1. This is an appeal against the order dated 16-12-1944, of the learned District Judge, Hardoi, dismissing certain objections to the sale of some property of an insolvent.
2. It appears that one Bhurey Lal, who apparently constituted a joint Hindu family with his three sons, the present appellant, was declared insolvent on the petition of a creditor on 23-10-1937. The receiver purporting to seize the assets of the insolvent, sought the permission of the Court to sell certain property of the insolvent. Among others it included (1) landed property to the extent of 2 biswas, 10 biswansis, 7 kachwansis of village Fatehpur, Sheo Ghulam, patti Nokhey Lal, (2) miscellaneous trees in the above village, (3) two she-buffaloes, two bullocks and five goats, and (4) sugar-cane plantation. The three sons, who are now the appellants, objected to the sale of this property on the ground that it was their self-acquired property and could not be sold in satisfaction of the debts of their father. The learned District Judge held that although the property was given to the insolvent Bhurey Lal and his sons under an arbitration award, yet the property in the hands of Nokhey Lal, father of Bhurey Lal, was ancestral property and in these circumstances, when it is not shown that the debts of the father are tainted with immorality; or were incurred for illegal purposes, the whole property is liable to be sold to pay the debts of Bhurey Lal. The same view was held in respect of the miscellaneous trees in village Fatehpur. As regards the other two items, the cattle and sugarcane plantation, the learned Court held that there was no evidence to hold that it was the self-acquired property of the objectors. In the result their objection was dismissed.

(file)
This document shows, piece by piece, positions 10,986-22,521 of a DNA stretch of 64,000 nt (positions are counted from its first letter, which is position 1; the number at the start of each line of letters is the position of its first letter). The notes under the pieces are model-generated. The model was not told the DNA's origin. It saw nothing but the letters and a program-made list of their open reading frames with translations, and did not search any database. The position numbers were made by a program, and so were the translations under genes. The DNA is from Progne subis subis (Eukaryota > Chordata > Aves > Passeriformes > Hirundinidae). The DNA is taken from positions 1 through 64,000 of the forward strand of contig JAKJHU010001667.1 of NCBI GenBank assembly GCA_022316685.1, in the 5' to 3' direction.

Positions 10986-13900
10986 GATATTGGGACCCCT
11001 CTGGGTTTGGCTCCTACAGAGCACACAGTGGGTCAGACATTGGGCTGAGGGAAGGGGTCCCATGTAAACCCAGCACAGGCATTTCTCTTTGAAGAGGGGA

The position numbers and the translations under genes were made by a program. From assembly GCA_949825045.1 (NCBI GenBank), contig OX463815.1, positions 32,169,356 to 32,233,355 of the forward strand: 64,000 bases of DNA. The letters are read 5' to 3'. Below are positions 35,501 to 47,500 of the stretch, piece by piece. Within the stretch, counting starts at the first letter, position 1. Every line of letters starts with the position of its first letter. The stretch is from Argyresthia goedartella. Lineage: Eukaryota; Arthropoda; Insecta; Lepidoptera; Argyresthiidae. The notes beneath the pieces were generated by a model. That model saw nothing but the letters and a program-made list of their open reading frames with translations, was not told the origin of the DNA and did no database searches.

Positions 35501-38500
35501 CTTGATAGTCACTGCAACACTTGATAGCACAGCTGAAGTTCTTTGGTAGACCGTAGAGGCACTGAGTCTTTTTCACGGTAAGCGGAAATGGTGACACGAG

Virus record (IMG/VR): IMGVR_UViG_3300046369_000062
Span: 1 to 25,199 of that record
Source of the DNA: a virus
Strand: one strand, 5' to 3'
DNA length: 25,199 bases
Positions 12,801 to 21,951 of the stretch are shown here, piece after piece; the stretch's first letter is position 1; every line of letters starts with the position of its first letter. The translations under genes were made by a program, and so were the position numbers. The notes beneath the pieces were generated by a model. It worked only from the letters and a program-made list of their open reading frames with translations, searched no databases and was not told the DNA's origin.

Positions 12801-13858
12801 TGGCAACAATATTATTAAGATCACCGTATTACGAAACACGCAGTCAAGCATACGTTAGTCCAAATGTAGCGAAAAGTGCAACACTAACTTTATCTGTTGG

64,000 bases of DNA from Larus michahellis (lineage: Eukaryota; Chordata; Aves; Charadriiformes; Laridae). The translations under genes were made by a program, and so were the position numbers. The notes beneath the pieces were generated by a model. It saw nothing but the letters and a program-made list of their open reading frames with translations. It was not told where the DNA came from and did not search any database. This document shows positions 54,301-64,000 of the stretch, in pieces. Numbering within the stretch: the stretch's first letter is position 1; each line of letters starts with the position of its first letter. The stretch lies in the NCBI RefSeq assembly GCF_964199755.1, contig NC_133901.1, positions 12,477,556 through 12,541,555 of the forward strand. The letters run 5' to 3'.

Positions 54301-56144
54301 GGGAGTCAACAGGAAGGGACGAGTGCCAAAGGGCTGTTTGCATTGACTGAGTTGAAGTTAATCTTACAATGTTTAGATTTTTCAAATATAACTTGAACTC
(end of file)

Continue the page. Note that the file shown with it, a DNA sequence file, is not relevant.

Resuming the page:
3. It has been urged on behalf of the objectors that there is in fact no evidence whatever to show that the property, under the award, was in fact ancestral property in the hands of Nokhey Lal, and in these circumstances the acquisition of the property under the award made the property the self-acquired property of Bhurey Lal and his three sons and that in any case the share of the three sons could not be sold in satisfaction of the debts due from their father. There is considerable force in this contention. The arbitration award nowhere mentions that the property was the property which came into the hands of Nokhey Lal from his ancestors. There is no other evidence on the record. In these circumstances it is impossible to hold that the property mentioned in the award was ancestral property, so far as Bhurey Lal and his three sons are concerned. As it has been distributed between Bhurey Lal and his three sons under the award, it is clear that the property comes into the hands of the present objectors not by way of inheritance but under the award. In these circumstances the property is the self-acquired property of the objectors and cannot be sold in satisfaction of the debts of their father. It is, therefore, clear that three-fourths of the property which came jointly to Bhurey Lal insolvent and his three sons, the appellants, and the miscellaneous trees appertaining to that share are not liable to be sold in satisfaction of the debts of Bhurey Lal.
4. As regards the cattle and the sugarcane plantation, the learned counsel for the appellants has been unable to show any reason why the finding of the learned Court below should not be accepted. He produced no evidence that the property was self-acquired property. The appeal in respect of these two items must fail.
5. The result, therefore, is that I allow the appeal in part and hold that three-fourths of the share allotted under the arbitration award jointly to Bhurey Lal insolvent and his three sons, and the trees appertaining to that three-fourths share cannot be sold in satisfaction of the debts of the insolvent. The cattle and the sugarcane plantation sought to be sold can be sold. The decree of the Court below is modified accordingly. Parties will bear their own costs of this appeal.